Driver Who Killed Cyclist on City Island Bridge Pleads Guilty to Homicide

Gabriela Aguilar-Vallinos
Gabriela Aguilar-Vallinos

A motorist who fatally struck a woman riding a bike on the City Island Bridge pled guilty to felony leaving the scene and homicide.

Gabriela Aguilar-Vallinos was on her way home from work at around 11:45 p.m. on September 11, 2015, when Michael Moreno hit her with a Hyundai sedan, then left the scene.

Aguilar-Vallinos sustained head trauma and died at Jacobi Hospital. She was 27.

Former Bronx DA Robert Johnson charged Moreno with second-degree manslaughter, criminally negligent homicide, and felony leaving the scene. The case was disposed by Johnson’s successor Darcel Clark.

The top charge against Moreno — manslaughter — is a class C felony punishable by up to 15 years in prison. Last week Moreno pled guilty to leaving the scene and homicide, class D and E felonies, respectively.

A more severe charge than homicide under state law, class D leaving the scene carries penalties ranging from probation to seven years in prison.

Moreno is scheduled to be sentenced later this month.

  • ItsEasyBeingGreen

    A replacement for the City Island Bridge is being constructed right now. From what I can tell it will not have separated bike paths. People cycling will still be vulnerable next to high speed traffic.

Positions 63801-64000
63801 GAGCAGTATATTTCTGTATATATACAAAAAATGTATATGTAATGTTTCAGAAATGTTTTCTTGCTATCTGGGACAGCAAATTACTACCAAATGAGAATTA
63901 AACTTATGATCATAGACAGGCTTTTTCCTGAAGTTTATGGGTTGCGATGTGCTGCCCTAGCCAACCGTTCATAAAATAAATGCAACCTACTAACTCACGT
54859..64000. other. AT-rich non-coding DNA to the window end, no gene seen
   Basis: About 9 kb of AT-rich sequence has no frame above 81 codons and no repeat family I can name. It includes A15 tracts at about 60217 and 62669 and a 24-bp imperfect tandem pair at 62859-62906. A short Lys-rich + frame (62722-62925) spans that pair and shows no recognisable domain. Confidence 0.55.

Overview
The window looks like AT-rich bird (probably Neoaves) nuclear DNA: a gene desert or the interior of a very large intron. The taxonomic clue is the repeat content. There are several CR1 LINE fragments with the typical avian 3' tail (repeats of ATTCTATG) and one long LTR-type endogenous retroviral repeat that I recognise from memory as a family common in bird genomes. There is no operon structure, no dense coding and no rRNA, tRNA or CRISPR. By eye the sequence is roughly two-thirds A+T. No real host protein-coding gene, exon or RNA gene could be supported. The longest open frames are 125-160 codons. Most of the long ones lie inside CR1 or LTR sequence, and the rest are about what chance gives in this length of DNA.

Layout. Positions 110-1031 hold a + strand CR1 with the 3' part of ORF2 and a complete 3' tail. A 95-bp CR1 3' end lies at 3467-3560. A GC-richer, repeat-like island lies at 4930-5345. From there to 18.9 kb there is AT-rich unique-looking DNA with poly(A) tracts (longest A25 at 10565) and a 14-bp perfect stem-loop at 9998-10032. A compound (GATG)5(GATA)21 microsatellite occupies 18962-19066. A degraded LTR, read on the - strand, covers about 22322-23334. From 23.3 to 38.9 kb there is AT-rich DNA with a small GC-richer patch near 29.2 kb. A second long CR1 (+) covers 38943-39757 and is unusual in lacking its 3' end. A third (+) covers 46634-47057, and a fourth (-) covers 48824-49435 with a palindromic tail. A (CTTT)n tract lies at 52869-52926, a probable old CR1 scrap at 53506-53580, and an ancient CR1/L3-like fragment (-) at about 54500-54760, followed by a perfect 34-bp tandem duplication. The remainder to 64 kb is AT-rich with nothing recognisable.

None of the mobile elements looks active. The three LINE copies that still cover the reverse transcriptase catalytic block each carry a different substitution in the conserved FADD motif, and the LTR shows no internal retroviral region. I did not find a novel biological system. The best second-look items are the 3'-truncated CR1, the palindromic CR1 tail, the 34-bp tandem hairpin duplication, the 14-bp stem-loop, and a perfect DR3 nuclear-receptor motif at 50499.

http://www.nyc.gov/html/dot/images/pr2015/pr15-125-image2.jpg

    If TA or Streetsblog said anything about this, I missed it, but I don’t blame them: its difficult or impossible to follow individual projects in a city this size. That’s why our advocates need to push for good design as standard practice, rather than street by street.

    Without good design this will happen again.

  • Vooch

    who killed Matt van Ohlen ?

  • AnoNYC

    Ridiculous. The bicycle lane could have easily been the same elevation as the sidewalk.

  • Miles Bader

    I think generally people in the U.S. frown on that, as it can encourage cyclists to use the sidewalk too… but there should be some physical separator, e.g. a narrow raised part (same height as the sidewalk?) between the cycle path and the road, or some other sort of barrier…

  • qrt145

    The bike lane could also be raised to a height between the road and the sidewalk. These are common in some countries and there is at least one in NYC: the four-block-long bike lane on 7th Avenue through Times Square.

  • Miles Bader

    Yeah, I’ve seen some like that in Japan (though bike lanes in general are not common there).

    As Japanese traditionally often ride on the sidewalk, places with heavy bike traffic often have very wide sidewalks, so when making a bike lane, they sometimes simply push down the pavement by 3-4 cm on a section of the sidewalk near the road, and change the surface material.

    From what I’ve seen, it works reasonably well for keeping pedestrians from drifting into the bike lane. For Japan it makes people comfortable because it feels safe and familiar, but I suppose Americans may not like that.

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